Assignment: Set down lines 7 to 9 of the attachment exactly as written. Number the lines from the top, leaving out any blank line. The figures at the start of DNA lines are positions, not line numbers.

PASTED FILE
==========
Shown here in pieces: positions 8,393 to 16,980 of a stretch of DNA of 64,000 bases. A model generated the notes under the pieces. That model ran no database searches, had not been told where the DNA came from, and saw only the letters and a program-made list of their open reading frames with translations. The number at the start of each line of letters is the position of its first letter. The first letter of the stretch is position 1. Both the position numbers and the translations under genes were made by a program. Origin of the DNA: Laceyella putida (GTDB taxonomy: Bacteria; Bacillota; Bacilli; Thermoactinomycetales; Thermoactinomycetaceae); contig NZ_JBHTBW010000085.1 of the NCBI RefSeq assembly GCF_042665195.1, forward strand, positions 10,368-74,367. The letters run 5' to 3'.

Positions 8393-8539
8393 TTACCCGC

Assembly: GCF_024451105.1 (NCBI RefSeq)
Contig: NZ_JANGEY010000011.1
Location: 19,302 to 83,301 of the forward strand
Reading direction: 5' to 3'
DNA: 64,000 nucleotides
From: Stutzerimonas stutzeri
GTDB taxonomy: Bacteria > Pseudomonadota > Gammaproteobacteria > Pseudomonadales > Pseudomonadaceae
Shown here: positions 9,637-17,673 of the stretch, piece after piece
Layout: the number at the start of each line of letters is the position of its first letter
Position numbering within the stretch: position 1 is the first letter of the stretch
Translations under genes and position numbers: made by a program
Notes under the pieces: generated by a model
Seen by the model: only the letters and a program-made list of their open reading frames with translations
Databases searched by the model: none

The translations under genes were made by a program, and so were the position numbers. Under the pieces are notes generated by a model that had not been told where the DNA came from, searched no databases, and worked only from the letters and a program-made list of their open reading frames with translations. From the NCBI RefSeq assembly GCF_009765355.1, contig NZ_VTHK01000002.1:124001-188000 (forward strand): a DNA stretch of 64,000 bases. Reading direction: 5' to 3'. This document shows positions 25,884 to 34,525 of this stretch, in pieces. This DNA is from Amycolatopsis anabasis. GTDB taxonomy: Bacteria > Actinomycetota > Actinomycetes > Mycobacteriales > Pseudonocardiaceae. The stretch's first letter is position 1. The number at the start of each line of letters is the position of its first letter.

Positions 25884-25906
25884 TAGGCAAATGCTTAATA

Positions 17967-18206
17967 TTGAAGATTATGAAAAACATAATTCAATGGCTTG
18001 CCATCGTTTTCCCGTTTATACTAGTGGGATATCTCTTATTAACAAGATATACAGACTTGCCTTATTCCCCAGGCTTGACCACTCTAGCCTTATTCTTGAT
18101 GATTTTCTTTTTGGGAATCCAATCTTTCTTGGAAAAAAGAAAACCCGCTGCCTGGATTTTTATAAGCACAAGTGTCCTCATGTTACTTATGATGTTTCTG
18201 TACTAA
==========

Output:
Reading direction: 5' to 3'
DNA: 64,000 nucleotides
From: Stutzerimonas stutzeri